Molecular Gas in Galactic Environments: 4-7 April 2016
ALMA’s line sensitivity and spectral grasp has resulted in the identification and imaging of more than forty molecules outside the Milky Way. Its spatial resolution has highlighted differences in their distributions. This North American ALMA Science Center workshop focuses on the character of the molecular gas in the varied environments in which these molecules are found beyond our Galaxy. This international conference will bring together ALMA, Very Large Array and Green Bank Telescopes users, and potential users of future facilities, such as the James Webb Space Telescope, the Thirty Meter Telescope, and a next generation Very Large Array.
The conference program schedule is now posted to the conference website. Many new science results will be presented, including observations made during the recent period of PI long baseline science that provided resolutions of tens of milliarcseconds.
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The Argus 16-pixel W-band focal plane array was installed on the GBT on 9 March 2016. The array operates in the 80-116 GHz frequency range. The instrument arrived in Green Bank in early 2016 for integration and has undergone successful testing and characterization in the Green Bank lab, under the leadership of visiting Stanford graduate student Matt Sieth and the assistance of NRAO engineer Mike Stennes and the Argus team. After the initial commissioning, Argus will be available for shared-risk observations.
Argus is a collaboration between Stanford (PI Sarah Church), Caltech, NASA-JPL, University of Maryland, University of Miami, and NRAO.
VLA Shows Earliest Stages of Planet Formation
ALMA Spots Baby Star’s Growing Blanket
NRAO Media Tip Sheet -- February 2016
Radar Tracking Engineer (Open Rank): The NRAO invites applicants for a Radar Tracking Engineering position in Green Bank, West Virginia. The successful applicant will assist in the design, development, and operation of radar tracking using the 100m Robert C. Byrd Green Bank Telescope in Green Bank, WV. This position is for a scientist, engineer, or related discipline to help lead the radar initiative and collaborate with the Green Bank management, engineers, scientists, technicians, and other staff involved in other radar related work on-site.
Research Engineer in Millimeter and Submillimeter Wavelength Electronics: The NRAO in Charlottesville, VA, invites applications from research engineers with expertise in millimeter/submillimeter wavelength electronics. The successful candidate will be a member of the NRAO scientific staff and will join the millimeter/sub-millimeter receiver group in the Central Development Laboratory (CDL) in Charlottesville, VA. She/he will play a leading role in a program of design and development of low-noise millimeter/sub-millimeter wavelength instrumentation for astrophysical observation. This has been identified by NRAO as a key technology area for the next generation of radio telescope instrumentation.
Assistant Scientist: The NRAO is now accepting applications for an Assistant Scientist position in Socorro, NM. The position entails independent research and functional responsibilities. The research may be multi-wavelength in nature but should be synergistic with NRAO facilities and the general broad mission of the NRAO. Preference will be given to those who have already used the Very Large Array (VLA) for their research, or have a clear plan of how to do so in the future. For functional work, the staff scientist will have a range of possible duties, involving support of the NRAO user community, operation and enhancement of the VLA, pipeline heuristics and development, and aspects of next generation VLA design. Specific functional duties will depend on the evolving needs of the observatory and the skills and interests of the successful applicant. The appointment is expected to be made at the level of Assistant Scientist; in exceptional cases, a higher rank will be considered.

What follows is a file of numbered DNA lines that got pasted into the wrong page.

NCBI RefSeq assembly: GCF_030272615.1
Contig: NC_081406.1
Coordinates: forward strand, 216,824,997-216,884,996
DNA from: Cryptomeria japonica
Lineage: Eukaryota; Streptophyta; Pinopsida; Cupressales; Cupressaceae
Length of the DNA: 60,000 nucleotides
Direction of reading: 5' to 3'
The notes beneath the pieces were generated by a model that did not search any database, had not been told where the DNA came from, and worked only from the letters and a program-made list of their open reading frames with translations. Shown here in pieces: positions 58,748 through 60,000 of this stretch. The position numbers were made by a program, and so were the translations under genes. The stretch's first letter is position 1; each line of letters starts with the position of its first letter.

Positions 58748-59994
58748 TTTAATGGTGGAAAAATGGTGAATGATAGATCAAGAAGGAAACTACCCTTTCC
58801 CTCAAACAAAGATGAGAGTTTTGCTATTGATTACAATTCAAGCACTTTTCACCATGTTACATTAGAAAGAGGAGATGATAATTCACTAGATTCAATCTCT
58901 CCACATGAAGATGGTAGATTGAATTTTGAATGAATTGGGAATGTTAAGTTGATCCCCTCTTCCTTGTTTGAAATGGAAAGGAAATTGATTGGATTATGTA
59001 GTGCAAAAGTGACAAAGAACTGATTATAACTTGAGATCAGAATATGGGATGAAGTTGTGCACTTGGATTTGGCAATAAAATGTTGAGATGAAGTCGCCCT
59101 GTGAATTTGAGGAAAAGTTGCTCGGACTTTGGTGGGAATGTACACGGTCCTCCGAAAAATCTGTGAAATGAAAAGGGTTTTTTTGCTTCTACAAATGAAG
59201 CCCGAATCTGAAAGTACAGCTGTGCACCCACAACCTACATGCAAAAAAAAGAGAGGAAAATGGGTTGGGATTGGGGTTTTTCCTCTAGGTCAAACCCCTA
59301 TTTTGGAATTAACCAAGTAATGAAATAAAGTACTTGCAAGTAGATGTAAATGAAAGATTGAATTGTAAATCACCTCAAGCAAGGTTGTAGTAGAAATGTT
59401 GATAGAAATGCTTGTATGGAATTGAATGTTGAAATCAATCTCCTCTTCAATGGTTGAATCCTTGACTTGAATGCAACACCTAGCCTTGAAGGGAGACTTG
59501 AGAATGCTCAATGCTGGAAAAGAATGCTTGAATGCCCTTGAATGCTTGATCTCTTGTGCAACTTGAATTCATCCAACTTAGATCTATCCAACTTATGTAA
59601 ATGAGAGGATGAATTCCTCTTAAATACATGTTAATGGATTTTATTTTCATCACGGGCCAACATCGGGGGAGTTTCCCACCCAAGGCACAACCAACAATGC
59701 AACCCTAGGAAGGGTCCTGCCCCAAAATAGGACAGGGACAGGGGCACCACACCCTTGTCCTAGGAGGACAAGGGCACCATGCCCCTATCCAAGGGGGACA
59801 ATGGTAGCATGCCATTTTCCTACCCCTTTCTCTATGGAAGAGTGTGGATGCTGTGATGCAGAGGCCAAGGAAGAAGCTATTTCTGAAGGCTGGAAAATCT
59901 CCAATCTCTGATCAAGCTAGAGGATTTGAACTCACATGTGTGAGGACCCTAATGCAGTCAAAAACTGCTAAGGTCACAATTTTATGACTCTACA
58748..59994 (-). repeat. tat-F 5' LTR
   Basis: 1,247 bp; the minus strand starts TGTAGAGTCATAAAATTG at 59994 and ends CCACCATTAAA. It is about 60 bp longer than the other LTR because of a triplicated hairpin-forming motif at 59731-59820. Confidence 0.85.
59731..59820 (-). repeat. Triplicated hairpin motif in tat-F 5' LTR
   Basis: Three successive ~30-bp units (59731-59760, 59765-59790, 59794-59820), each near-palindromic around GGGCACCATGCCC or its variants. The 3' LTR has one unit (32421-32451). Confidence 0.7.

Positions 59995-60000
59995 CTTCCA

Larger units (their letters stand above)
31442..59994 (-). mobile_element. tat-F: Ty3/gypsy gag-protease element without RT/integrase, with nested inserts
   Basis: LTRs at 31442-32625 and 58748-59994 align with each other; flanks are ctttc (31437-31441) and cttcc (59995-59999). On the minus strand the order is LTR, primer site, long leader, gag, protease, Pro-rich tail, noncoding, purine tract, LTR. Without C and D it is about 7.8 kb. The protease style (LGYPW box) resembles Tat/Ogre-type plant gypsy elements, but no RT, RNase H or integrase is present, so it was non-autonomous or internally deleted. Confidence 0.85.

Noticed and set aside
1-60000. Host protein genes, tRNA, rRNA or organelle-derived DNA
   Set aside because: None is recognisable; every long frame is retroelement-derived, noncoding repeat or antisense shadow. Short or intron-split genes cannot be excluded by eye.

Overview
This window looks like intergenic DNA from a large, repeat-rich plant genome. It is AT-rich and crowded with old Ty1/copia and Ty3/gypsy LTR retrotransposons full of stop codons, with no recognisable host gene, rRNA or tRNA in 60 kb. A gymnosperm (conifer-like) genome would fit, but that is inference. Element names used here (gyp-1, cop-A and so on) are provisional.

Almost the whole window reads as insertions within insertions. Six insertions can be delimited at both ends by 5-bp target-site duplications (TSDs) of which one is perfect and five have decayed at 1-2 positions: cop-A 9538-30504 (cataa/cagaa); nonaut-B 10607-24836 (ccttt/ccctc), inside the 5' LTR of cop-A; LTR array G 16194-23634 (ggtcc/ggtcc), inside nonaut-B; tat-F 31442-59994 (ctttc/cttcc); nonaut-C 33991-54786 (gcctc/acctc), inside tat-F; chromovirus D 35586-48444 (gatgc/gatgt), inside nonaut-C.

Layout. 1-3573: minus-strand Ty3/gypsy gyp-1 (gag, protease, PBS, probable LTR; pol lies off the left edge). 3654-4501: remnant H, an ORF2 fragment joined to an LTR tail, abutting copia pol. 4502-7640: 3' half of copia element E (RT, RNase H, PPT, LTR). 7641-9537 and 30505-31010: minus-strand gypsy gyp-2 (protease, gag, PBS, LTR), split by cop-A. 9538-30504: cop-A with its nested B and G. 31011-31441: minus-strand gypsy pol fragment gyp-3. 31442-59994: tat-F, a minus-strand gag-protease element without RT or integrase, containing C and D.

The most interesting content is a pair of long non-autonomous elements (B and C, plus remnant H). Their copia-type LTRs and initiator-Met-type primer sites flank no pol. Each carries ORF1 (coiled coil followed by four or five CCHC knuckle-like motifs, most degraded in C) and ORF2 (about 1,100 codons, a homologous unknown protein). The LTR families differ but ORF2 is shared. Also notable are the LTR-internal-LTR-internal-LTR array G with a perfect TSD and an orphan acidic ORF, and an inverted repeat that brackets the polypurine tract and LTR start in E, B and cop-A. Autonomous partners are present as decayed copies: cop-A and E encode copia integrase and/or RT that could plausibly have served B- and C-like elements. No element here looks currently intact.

Deputy Head of the Joint ALMA Observatory Program Management Group (Deputy Program Manager): The Atacama Large Millimeter/submillimeter Array (ALMA) an international astronomy facility in Chile, is actively recruiting a Deputy Head of the Joint ALMA Observatory Program Management Group (Deputy Program Manager). The Deputy Program Manager will work closely with the ALMA Regional Centers as well as with the Joint ALMA Operation Departments of Computing and Engineering. The successful candidate will be expected and encouraged to conduct a high profile astronomical research. Research in areas directed toward use of ALMA will be strongly encouraged.
For additional information on these openings and other NRAO career opportunities, please visit the NRAO – Career Opportunities web pages.
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About this month's photograph: In June 1974, John Payne (back to camera), Mike Balister, and Ken Kellermann consider the four-frequency Cassegrain receiver and feed assembly, with optics designed by Peter Napier, that was the prototype system for the Very Large Array and was also used for the Very Long Baseline Array. It was a new and innovative concept, first developed by the Jet Propulsion Laboratory for use on their Deep Space Network antennas, where the four feeds were offset from the electrical axis and could be illuminated by rotating the asymmetric subreflector. Here it is being installed for testing on the 140-Foot antenna in Green Bank. Mike says, "Judging by the way I was clutching my head, [Ken] must have been giving us a hard time." Ken says he was the project scientist "assigned to hassle the Electronics Division." He adds: "Note I was comfortably sitting down and seem to be the only one that didn’t look puzzled, as appropriate for an advisor." After installation of the Cassegrain cabin on the 140-Foot Telescope, the system was integrated and evaluated by Chuck Brockaway and Tom Dunbrack. (Thanks to Mike Balister, Ken Kellermann, and Peter Napier for caption information.)
From the Archives is an ongoing series illustrating NRAO and U.S. radio astronomy history via images selected from our collections of individuals' and institutional papers. If readers have images they believe would be of interest to the Archives, please contact Ellen Bouton.